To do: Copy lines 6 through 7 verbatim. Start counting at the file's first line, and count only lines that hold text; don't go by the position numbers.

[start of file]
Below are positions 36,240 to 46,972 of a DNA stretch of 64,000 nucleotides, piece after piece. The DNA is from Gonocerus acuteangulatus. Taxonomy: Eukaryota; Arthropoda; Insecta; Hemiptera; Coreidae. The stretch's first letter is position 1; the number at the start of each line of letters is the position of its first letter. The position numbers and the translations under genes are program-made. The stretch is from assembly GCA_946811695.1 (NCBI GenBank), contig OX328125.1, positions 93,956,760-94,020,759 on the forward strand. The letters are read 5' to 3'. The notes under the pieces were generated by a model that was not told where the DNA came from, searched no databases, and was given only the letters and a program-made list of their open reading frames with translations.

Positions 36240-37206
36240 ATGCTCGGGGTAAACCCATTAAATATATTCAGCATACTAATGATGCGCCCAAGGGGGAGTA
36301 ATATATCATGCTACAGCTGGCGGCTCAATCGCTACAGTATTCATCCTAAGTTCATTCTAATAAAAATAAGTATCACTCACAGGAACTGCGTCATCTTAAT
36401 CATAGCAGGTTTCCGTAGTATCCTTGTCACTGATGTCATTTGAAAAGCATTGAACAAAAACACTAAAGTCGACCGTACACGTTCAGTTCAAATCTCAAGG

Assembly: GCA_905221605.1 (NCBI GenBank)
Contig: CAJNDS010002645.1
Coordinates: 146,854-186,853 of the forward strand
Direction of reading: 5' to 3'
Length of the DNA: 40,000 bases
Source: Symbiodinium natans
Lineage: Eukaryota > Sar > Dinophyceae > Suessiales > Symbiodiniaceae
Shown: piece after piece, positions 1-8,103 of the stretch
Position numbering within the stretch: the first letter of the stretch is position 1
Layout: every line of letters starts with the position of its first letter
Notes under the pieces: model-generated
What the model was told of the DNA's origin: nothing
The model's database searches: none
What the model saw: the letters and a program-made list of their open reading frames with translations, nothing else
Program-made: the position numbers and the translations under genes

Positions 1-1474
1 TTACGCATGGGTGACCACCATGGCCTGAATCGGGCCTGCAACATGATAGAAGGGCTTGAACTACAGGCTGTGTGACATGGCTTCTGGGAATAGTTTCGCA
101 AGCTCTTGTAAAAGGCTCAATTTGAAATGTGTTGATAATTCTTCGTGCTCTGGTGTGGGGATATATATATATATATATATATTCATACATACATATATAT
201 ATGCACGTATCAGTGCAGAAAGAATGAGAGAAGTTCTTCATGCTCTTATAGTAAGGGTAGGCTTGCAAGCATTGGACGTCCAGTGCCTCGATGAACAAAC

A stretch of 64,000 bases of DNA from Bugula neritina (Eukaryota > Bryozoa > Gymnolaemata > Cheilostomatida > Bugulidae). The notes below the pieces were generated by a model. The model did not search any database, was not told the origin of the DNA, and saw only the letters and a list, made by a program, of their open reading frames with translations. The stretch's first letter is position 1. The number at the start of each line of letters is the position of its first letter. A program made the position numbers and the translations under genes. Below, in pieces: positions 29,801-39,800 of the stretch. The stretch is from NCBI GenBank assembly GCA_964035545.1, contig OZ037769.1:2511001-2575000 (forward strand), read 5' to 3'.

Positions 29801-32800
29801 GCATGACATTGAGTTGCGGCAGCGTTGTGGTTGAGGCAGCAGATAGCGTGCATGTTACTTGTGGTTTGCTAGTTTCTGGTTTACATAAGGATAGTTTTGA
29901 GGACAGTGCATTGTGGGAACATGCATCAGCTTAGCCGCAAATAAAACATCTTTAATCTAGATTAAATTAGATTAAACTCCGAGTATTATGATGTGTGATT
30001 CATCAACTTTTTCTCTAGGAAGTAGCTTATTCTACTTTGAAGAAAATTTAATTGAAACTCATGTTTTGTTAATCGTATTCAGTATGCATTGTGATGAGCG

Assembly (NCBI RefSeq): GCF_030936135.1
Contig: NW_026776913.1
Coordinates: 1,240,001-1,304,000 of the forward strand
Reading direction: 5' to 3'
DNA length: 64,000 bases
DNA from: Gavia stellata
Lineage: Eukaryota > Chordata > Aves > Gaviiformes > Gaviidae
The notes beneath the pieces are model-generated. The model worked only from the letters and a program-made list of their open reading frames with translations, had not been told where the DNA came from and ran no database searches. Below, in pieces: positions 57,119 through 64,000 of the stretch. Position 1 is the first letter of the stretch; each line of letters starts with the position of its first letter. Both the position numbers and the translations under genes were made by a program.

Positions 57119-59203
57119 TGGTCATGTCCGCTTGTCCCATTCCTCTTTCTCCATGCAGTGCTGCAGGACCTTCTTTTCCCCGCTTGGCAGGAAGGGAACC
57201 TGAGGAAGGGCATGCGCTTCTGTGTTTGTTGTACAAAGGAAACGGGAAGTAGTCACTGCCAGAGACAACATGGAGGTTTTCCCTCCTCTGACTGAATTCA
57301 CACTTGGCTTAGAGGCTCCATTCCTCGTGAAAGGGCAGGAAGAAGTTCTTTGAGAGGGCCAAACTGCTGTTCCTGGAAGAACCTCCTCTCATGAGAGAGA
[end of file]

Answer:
Assembly: GCA_905221605.1 (NCBI GenBank)
Contig: CAJNDS010002645.1